Editor’s note: Here’s the latest installment of a new series on angling art. We’ll try to post a new painting, drawing, or sculpture every Wednesday. If you have any suggestions for artists we might feature, let us know below.
A few years ago, on a cold winter Saturday in Eastern Pennsylvania, Michael Reimer was searching online for some fish art to decorate his office when he came across a Web site dedicated to Gyotaku (pronounced GHEE-OH-TAH-KOO), the Japanese art of fish printing. A software engineer by day, Reimer was also an avid fisherman and amateur artist, and something about the impressionistic yet precise fish images intrigued him enough that he spent months researching the Gyotaku process. When spring rolled around, he caught a bluegill and attempted to do a rubbing, but ended up with little more than “fish-shaped blobs of ink.” Undaunted, he worked on perfecting the process, and he now displays his work at galleries and art shows.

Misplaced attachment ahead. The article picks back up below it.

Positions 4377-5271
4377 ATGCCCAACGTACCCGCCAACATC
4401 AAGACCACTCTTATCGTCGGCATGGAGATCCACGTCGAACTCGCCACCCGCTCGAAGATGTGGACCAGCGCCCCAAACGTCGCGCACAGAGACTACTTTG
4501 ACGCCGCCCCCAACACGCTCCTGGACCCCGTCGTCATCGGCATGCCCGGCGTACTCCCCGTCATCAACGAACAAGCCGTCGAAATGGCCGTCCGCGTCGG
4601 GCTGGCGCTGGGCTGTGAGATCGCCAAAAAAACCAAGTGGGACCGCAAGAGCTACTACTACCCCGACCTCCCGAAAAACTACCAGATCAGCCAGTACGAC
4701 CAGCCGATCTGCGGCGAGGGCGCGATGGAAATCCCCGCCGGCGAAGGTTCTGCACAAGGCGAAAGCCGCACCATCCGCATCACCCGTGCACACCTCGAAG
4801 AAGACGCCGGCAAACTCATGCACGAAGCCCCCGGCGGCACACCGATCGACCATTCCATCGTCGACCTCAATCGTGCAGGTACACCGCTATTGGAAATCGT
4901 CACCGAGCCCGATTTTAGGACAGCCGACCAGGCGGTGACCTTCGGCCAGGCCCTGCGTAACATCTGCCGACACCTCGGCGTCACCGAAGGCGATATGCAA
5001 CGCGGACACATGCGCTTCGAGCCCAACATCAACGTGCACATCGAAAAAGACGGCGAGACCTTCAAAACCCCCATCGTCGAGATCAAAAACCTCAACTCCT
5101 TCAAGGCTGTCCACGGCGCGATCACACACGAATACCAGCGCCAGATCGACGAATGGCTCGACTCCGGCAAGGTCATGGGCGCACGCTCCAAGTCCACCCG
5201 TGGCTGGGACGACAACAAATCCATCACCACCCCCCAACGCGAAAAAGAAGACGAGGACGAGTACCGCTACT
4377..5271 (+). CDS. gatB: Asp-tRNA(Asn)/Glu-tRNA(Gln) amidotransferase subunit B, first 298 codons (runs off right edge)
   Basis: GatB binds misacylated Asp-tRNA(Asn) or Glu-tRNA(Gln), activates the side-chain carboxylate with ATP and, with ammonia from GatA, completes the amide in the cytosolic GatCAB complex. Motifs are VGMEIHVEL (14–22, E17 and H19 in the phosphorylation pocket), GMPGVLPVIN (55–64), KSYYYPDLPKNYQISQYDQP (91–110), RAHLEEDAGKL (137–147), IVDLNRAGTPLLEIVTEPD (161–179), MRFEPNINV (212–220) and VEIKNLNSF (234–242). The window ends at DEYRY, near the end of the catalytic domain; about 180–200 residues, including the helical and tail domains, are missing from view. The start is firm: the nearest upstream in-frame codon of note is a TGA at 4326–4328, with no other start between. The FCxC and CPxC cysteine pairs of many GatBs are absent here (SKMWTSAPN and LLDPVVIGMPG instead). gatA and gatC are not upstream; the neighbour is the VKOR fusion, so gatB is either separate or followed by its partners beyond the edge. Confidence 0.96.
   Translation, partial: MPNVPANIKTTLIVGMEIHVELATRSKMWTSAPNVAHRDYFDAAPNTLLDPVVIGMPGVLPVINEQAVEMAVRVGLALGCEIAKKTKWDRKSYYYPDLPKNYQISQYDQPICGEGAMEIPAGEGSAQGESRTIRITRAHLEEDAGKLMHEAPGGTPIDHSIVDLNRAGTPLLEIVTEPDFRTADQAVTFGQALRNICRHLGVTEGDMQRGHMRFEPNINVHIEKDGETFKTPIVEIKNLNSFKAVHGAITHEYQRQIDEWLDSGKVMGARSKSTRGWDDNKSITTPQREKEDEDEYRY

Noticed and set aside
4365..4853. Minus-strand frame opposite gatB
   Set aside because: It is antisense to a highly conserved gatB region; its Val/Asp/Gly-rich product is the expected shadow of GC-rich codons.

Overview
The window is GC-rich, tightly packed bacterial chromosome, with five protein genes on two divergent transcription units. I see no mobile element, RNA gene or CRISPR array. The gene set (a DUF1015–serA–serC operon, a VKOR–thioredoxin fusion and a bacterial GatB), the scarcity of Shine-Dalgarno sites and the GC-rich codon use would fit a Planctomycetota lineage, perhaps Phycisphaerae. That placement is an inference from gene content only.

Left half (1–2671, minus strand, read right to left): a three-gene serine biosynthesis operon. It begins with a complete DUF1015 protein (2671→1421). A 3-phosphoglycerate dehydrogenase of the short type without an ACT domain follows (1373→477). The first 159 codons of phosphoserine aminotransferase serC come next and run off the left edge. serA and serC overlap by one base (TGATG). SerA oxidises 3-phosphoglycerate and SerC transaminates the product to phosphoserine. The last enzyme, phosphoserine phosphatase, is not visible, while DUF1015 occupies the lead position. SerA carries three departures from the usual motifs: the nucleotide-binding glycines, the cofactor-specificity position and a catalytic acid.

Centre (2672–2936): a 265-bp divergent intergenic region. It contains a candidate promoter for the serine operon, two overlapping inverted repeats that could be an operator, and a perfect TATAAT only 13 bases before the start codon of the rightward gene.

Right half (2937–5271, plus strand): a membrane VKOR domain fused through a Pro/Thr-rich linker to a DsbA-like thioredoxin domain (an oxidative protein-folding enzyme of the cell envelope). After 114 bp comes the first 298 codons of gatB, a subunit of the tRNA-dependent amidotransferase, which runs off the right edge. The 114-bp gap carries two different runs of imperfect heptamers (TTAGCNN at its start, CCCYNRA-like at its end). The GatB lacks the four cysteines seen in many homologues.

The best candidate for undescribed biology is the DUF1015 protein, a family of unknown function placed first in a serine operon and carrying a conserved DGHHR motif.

Reimer practices the “direct method” of Gyotaku, which involves covering the surface of the fish with block printing ink, laying a piece of rice paper on top, and rubbing the back of the paper to created a mirror image of the fish. Once the ink has dried, he paints the details of the eye and markings, and then he signs the work with his “chop,” or artist’s stamp. The resulting artworks feature remarkable detail, especially in the fins and the silhouette, yet the artist’s hand makes the image more than just a copy of the fish.
The list of fish Reimer has printed includes rainbow, brook, and brown trout, as well as largemouth bass, pickerel, flounder, and even a piranha. Because he uses water-soluble ink, he can even eat the fish when he’s done. All of the fish he uses are caught by him or one of his fishing buddies.
For more information and to see pictures of prints for sale, visit his website.